Emergency physician John Paul Sánchez, MD, MPH, was drawn to medicine because he had witnessed health inequity in his community. Growing up in the 1980s during the HIV/AIDS crisis, Dr. Sánchez remembers going to the funeral of a family member who had passed away from the disease. But it wasn’t just about the experience of hearing of this family member who died. It was also the taboo nature of discussions around HIV and AIDS and seeing how people were uncomfortable talking about the disease.
“Most concerning was the heightened discrimination that individuals who had become infected were facing, and incredible isolation from family, their loved ones, their community, and unfortunately dying by themselves. Even the health care system struggled to provide compassionate care for those people who had become infected,” said Dr. Sánchez, executive associate vice chancellor at the University of New Mexico Health Sciences Center (HSC) Office for Diversity Equity and Inclusion. “I couldn’t imagine what that experience was like, but I knew—even at an early age—I feared becoming infected and dying in that same fashion very quickly, alone and isolated.
“And it drew me to not only get my MD to think about treatment modalities to keep people from dying, but also to concurrently get my MPH and explore what factors were contributing to people becoming infected and for certain communities to be disproportionately impacted by HIV and AIDS,” he added, noting “not only those individuals who identified as men who have sex with men or those individuals who identified as gay, but all communities.”
In a Q&A interview with the AMA, Dr. Sánchez discussed his work and experienced approach to implementing change and aligning with diversity, equity and inclusion at an organizational level. Listen to more of this conversation with Dr. Sánchez on Apple Podcasts, Spotify or anywhere podcasts are available.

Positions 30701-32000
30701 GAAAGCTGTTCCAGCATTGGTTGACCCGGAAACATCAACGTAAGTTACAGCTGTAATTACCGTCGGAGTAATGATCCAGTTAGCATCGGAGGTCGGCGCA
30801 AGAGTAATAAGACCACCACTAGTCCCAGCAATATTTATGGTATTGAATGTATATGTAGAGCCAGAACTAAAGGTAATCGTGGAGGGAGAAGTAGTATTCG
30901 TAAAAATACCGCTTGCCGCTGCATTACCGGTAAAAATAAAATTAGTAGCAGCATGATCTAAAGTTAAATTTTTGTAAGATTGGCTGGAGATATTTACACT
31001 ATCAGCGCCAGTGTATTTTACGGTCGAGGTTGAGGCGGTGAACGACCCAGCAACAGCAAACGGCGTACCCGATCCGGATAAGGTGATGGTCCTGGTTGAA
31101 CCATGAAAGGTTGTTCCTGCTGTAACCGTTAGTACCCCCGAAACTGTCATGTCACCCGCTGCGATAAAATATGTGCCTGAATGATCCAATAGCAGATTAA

AMA: How has your work in diversity, equity and inclusion influenced your approach to patient care?
Dr. Sánchez: The great thing about diversity, equity and inclusion is that it gives you a better appreciation of inequities in communities that we live in or communities that we're a part of. It's those same communities that our patients come from. So, by getting a better understanding of various inequities in chronic disease, infectious diseases, or even living conditions, we could provide more holistic care for our patients.
For me, as an emergency medicine practitioner, that's extremely important. We're not only trying to stabilize a patient in the emergency room, but really also trying to understand the support network or system that will be in place for the patient after discharge. And as we think about that, we need to consider social determinants of health.
AMA: How have you promoted diversity and inclusion within the medical field throughout your career?